Comparative performance of incidence-based estimators of species richness in temperate zone herpetofauna inventories

Research output: Journal contributionsJournal articlesResearchpeer-review


  • Raluca Ioana Bǎncilǎ
  • Dan Cogǎlniceanu
  • Rodica Plǎiaşu
  • Marian Tudor
  • Constantin Cazacu
  • Tibor Hartel

Species inventories provide the basic information for biodiversity studies. Designing cost-effective species inventories is important in estimating the species richness or the number of additional species expected in a study area. Complete species inventories are difficult to achieve and a variety of estimation methods are available to counter the underestimation of species richness associated with incomplete sampling. A main criterion of selecting an estimation method requires deciding on a sampling unit type. The sampling unit may vary across study and estimating species richness using different sample units may produce different results. We evaluated the ability of incidence-based estimators of species richness to provide reliable estimates of species richness of temperate herpetofauna (i.e. amphibian and reptile) communities using two different types of sampling units (i.e. numbers of sampling days and the number of sampling sites, respectively). Our results showed that incidence-based estimators varied in their performance according to the two sampling units used. The incidence-based coverage estimator performed best when sampling unit was the number of sampling days whereas second-order Jackknife was the best estimator using sites as sampling unit. We draw attention on the lack of robustness of incidence-based estimators to sampling unit and recommend using species richness estimators in inventories of herpetofauna depending on the sampling unit.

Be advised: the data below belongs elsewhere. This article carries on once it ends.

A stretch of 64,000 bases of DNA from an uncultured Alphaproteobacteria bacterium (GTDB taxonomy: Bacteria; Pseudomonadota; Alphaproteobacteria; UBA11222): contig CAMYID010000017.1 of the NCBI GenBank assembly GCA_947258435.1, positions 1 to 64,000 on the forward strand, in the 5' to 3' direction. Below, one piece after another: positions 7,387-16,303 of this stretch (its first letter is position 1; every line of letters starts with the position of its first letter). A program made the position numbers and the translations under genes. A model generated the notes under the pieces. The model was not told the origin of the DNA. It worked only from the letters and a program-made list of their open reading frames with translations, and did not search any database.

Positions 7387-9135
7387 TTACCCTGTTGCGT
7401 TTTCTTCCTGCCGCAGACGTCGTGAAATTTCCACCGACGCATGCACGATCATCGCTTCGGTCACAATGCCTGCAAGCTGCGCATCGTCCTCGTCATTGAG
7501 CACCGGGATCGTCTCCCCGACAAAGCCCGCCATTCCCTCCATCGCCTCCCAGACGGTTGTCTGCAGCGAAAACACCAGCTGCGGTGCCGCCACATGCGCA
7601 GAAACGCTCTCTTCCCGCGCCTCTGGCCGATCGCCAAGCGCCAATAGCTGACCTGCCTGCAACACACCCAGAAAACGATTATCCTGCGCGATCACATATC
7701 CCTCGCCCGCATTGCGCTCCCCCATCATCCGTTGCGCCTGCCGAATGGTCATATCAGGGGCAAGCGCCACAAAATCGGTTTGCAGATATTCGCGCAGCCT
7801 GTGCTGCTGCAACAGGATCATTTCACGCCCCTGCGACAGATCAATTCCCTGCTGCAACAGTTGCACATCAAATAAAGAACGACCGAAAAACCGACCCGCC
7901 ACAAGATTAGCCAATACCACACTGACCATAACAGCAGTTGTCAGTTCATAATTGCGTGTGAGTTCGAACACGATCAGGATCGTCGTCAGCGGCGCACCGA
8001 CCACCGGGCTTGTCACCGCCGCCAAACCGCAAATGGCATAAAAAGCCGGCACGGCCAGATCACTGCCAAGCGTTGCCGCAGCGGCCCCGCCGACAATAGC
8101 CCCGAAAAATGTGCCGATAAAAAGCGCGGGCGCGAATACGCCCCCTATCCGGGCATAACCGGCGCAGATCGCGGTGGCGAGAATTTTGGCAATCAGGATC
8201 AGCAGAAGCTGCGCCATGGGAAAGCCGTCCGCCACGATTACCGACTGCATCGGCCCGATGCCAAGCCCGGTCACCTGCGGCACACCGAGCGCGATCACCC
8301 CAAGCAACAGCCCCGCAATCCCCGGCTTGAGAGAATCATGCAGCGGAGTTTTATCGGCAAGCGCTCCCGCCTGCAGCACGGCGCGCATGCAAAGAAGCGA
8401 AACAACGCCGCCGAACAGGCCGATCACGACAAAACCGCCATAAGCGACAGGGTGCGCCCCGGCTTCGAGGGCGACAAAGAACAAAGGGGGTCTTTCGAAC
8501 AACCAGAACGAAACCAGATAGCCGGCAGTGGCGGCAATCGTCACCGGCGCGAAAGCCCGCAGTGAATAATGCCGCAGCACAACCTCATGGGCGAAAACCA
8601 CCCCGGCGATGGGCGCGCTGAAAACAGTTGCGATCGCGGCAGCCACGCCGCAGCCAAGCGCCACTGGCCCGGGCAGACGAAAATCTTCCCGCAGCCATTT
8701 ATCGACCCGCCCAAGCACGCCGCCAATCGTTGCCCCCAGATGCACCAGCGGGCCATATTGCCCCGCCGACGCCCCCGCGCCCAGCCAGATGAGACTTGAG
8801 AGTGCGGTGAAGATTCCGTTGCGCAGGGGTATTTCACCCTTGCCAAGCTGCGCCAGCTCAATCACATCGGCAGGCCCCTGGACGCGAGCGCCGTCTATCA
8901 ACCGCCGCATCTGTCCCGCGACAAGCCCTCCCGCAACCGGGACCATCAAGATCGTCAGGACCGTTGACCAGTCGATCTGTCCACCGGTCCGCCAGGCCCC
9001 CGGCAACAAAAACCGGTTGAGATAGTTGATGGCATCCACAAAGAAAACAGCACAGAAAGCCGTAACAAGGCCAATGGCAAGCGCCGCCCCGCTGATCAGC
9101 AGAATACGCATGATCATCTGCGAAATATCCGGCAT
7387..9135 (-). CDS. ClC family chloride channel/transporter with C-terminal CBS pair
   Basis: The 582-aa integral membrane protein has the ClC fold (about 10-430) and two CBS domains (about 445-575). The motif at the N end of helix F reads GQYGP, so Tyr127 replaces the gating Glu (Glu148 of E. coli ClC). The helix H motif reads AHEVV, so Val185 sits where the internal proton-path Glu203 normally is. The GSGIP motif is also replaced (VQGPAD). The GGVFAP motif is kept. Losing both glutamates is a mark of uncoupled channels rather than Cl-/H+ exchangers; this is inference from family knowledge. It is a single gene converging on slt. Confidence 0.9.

Original languageEnglish
JournalEcological Indicators
Pages (from-to)219-226
Number of pages8
Publication statusPublished - 10.2014

    Research areas

  • Herpetofauna, Inventory, Sample units, Species accumulation curves, Species richness estimators
  • Ecosystems Research